By editor on January 28, 2018 — 1 min read

It’s a real litmus test of a CEOs ability to tell a narrative that creates an envelope of trust. It’s not dissimilar to how a CEO has to manage his or her employees at a company if you’re going to build a very successful company. You have to tell a story that is both inspirational but practical, and believable. When you can do that to your employees, what happens is you have high levels of retention, high levels of employee satisfaction, morale, and people execute.

That’s not dissimilar to working with Wall Street and telling a narrative that is relatively believable and backing it up with enough data points along the way.

When we talk about what’s happening right now, there’s too many of these private companies or public companies, or small tech companies, that are frankly not very durable. I think we’re just not willing to have the hard conversation about that. There are some good businesses. Are they great businesses? No. Will they ever be great businesses? No. We just need to admit that.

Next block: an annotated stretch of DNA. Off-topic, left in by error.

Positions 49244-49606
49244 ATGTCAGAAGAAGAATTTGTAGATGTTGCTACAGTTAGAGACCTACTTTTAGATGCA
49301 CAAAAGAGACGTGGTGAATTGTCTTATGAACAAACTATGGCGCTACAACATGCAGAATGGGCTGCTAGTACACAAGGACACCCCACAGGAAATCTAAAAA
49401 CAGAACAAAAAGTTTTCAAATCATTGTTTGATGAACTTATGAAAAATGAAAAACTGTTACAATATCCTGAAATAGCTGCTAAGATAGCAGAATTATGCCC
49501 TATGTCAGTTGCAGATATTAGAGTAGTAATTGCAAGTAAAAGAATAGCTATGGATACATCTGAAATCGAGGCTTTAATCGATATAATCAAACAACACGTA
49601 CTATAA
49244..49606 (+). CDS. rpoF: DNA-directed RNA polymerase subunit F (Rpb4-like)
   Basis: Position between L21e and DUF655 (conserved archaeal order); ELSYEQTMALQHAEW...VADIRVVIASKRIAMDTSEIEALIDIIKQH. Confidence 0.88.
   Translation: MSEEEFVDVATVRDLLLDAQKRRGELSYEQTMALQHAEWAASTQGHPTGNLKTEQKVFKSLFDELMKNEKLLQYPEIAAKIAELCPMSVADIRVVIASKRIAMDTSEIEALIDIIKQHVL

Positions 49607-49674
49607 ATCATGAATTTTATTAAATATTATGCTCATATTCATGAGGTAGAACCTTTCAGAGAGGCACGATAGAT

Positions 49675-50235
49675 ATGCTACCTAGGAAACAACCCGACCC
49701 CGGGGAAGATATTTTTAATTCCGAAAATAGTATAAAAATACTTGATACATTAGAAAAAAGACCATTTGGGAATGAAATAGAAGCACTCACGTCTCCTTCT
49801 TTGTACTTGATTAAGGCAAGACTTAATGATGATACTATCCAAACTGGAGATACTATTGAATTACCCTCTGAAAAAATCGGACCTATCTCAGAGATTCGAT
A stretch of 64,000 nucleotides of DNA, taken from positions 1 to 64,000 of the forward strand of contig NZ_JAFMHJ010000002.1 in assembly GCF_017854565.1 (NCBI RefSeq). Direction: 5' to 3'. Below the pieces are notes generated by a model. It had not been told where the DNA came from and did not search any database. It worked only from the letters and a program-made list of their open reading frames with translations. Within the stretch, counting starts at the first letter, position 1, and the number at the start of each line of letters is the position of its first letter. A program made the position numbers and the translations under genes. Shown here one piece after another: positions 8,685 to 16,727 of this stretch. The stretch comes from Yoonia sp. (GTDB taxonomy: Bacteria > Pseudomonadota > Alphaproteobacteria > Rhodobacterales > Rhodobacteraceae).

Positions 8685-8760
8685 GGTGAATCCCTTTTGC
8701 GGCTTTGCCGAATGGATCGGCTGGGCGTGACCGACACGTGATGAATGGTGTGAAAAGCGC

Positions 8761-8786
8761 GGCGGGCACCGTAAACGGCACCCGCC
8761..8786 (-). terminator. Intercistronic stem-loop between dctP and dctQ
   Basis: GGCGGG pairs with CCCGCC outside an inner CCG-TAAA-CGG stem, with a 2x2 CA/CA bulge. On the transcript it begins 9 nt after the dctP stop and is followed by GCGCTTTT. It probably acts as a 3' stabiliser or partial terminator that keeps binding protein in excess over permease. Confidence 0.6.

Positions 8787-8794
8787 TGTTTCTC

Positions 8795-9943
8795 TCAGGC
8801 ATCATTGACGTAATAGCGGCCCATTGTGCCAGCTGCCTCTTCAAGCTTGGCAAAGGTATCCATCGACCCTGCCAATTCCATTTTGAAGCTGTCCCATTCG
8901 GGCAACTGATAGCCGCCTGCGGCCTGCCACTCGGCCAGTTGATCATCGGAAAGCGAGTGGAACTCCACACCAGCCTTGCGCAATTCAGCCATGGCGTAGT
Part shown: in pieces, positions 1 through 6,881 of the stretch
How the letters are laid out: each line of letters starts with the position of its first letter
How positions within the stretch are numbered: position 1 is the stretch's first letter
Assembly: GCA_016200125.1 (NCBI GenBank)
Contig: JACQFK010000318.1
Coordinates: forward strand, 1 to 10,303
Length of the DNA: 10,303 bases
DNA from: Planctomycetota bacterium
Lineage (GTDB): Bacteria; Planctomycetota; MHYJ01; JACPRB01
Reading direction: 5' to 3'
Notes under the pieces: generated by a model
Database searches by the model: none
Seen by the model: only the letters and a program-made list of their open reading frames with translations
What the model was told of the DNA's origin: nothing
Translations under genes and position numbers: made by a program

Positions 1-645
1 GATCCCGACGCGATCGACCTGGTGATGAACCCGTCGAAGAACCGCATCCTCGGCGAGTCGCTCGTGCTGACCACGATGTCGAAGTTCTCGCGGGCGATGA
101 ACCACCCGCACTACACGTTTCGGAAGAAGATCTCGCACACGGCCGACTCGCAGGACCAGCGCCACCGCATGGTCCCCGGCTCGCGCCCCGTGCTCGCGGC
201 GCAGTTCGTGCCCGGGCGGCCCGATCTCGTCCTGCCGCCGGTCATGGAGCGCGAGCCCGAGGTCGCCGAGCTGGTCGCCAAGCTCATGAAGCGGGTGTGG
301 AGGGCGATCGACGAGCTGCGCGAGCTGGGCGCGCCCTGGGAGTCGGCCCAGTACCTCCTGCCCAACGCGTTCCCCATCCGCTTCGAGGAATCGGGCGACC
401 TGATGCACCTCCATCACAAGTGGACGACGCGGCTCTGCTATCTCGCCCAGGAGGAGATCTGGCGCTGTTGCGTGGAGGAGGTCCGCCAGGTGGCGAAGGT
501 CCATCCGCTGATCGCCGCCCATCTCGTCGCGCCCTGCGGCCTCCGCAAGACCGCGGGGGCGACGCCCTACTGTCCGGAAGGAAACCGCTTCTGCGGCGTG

But Google, Tesla, Workday, Amazon, are amazing. Tesla got battered in the press because Elon didn’t hit his 2016 ship goals. Except, he committed to shipping 80,000, and he shipped 72,000 or 73,000 cars. That’s just incredible. In the grand scheme of things, will those 6,000 or 7,000 units really matter? No!

By 2021, the guy’s basically going to drive the energy independence of the United States. He deserves some whitespace to operate. The quarterly perturbations don’t truly matter. (38:40)

Posted in: Entrepreneurship

Editor's Note

These are Chamath Palihapitiya's words. They are probably some of the best thoughts on VC, business, and life, but were scattered around the Internet. They live now in this archive.